At Google IO 2011, there was fascinating talk about how to connect an Android application to a shared database. It was called “Android + App Engine: A Developer’s Dream Combination“. The demo itself goes by the name “CloudTasks”. Like many things from Google, the source code is available for us to study and start our own projects.
When you import the source code for the CloudTasks demo program, there is a problem with running it in the Android emulator and connecting to your own local Google App Engine application. For projects of this type, there should be an item on the Eclipse “Run – Debug As” menu that allows you to run and debug a “local app engine connected Android application”. That menu item is missing. Here’s what you do to fix the problem.
My guess is that the source code available for download from the Google Code Cloudtasks page was created with an earlier version of the Google plugin for Android. So you have to do the following steps:
1. Use Eclipse’s Import command to import the two projects: CloudTasks-Android, CloudTasks-AppEngine.
2. Locate and edit the “.project” file for the CloudTasks-Android project,
3. Find the last line in the section of the file that begins with <natures>.
4. Change the <nature> element that indicates the type of the project.
As soon as you do that, the Debug As item appears. Then you are ready to see if it all works.
Here’s my short version of the instructions. The best explanations are in the resources I link to below.
- Start the app by selecting “Debug As” for the item “App Engine Connected Android Application”.
- Inside the running Android app, bring up the menu for app. Choose which Google Account you want to use.
If you do not have a Google account set up in your emulator — and you probably do not — set one up. (If you do not see the option to set up an account, change your virtual device so it runs using Google APIs 2.2 or later.)
- Run the App Engine application in your web browser. When prompted for a user name, use the same name you just set up in the Android app.
- Add a task in the web application, just to see that it is working.
- Go back to the Android App and see if the tasks shows up. If it does, great.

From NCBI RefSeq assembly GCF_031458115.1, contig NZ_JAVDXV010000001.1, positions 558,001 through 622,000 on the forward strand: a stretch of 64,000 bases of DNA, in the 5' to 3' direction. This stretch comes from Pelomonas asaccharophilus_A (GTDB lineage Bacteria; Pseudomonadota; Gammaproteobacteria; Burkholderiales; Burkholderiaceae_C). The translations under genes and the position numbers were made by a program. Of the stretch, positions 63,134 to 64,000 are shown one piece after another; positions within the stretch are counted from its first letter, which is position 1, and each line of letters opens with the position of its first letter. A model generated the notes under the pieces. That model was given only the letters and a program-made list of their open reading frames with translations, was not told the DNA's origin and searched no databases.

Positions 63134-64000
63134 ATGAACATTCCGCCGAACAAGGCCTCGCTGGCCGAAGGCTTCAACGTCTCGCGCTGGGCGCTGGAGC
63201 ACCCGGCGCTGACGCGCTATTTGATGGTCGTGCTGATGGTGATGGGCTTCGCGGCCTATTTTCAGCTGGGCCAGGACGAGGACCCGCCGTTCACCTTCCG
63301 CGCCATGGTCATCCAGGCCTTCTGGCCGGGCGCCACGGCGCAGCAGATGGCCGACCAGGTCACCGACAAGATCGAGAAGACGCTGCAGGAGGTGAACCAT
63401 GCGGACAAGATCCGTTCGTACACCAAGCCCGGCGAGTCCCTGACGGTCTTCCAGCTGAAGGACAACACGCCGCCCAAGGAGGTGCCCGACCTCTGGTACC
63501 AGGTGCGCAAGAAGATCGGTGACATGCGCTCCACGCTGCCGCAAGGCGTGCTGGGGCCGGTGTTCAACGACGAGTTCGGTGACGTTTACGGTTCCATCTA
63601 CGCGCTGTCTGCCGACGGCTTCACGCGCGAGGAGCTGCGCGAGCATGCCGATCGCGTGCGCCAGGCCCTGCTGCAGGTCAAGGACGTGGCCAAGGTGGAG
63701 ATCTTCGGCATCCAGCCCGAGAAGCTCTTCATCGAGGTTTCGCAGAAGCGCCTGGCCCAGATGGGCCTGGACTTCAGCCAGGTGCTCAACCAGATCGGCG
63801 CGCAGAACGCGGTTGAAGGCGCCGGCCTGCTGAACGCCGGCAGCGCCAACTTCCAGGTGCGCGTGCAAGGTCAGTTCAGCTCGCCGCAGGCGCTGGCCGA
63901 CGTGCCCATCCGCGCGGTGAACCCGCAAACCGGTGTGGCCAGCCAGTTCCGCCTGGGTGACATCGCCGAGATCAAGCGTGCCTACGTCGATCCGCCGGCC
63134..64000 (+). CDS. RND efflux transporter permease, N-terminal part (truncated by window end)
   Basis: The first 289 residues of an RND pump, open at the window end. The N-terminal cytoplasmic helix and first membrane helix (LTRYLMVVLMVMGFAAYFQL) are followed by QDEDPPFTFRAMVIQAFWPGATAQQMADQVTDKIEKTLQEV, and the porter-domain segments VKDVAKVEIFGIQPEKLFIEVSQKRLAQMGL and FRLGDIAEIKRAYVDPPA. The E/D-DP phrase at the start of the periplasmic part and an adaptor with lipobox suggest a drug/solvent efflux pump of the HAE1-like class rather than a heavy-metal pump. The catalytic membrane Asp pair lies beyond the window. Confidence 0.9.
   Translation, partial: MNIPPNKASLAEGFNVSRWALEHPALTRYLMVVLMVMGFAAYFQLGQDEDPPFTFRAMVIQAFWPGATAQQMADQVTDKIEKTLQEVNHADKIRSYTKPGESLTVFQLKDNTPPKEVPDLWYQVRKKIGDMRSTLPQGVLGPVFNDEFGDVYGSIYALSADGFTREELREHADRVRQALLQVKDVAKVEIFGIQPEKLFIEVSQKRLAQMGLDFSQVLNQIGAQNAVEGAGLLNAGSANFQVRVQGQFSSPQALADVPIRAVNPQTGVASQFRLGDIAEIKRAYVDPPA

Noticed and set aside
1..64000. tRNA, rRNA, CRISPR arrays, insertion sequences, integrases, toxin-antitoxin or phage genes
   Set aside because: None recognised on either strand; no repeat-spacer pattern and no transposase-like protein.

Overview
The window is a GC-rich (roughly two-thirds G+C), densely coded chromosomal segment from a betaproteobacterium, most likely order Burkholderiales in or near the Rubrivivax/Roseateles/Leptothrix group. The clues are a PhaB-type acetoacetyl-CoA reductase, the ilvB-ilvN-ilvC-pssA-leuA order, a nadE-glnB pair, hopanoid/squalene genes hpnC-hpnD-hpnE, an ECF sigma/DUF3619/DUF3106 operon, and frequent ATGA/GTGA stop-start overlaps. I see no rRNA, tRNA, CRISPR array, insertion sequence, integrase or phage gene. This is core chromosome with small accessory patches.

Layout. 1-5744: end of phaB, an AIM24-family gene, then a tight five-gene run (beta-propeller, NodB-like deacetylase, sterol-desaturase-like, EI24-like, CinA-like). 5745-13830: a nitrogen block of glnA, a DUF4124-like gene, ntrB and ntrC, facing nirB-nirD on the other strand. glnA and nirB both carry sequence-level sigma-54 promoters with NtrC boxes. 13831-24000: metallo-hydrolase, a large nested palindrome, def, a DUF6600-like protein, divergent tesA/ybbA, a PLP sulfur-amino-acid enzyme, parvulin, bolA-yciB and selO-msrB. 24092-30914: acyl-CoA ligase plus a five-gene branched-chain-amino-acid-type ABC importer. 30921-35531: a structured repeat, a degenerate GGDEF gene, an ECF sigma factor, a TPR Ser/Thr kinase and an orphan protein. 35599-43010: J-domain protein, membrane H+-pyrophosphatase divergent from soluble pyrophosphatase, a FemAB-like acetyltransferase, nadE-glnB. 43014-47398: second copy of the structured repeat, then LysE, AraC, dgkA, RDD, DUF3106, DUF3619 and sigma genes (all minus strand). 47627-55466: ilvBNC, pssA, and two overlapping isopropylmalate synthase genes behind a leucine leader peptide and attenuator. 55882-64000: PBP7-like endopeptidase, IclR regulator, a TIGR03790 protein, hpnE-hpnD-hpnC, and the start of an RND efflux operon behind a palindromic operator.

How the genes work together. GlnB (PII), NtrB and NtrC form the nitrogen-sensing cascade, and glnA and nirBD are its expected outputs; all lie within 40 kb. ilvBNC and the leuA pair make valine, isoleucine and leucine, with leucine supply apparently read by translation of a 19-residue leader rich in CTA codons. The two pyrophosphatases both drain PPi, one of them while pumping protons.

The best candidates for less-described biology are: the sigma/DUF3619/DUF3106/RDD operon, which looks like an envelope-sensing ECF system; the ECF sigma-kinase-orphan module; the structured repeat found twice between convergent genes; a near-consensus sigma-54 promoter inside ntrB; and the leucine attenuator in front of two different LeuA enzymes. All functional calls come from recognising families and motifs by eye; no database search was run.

You now know that you are connected to the same database as the web application.
- Touch the “+” button in Android app so you can add a task from there.
As you hit save, keep you eye on the web application. It should update within a second or two.
At this point, you should be able to add items to the to-do list, in either the web application or the Android app. No matter where you are, any changes you make are propagated to the other one.
Here are the resources related to CloudsTasks that I have found useful.
The best place to start, in my opinion, is the video from the Google I/O 2011 conference. The title alone gets your attention: “Android + App Engine: A Developer’s Dream Combination”. It’s one hour long so you have to wait a bit before you see why it really might be a dream combination. At some point, start at the beginning of the video and watch the whole thing. However, if you want to skip ahead to the conclusion, here’s a link into the video, about 44 minutes in, that shows the finished demo: Android + App Engine: A Developer’s Dream Combinition at 46:36.
- Blog article from Brad Abrams. – These are the best notes about the demo program, how to use it, and how to get started with your own project. There are two demo programs mentioned early on in the article: CloudTasks and BigDaddy. I suggest trying both of them.
- App Engine Connected Android Application – This provides a good summary of what the architecture is behind the demo.
With the newer versions of the Google plugin for Eclipse, you can easily create projects like those in the demo.
- Android Cloud To Device Messaging Framework – This is a detailed description of C2DM, which is the service that helps you keep your Android app in sync with changes made in your server-side database.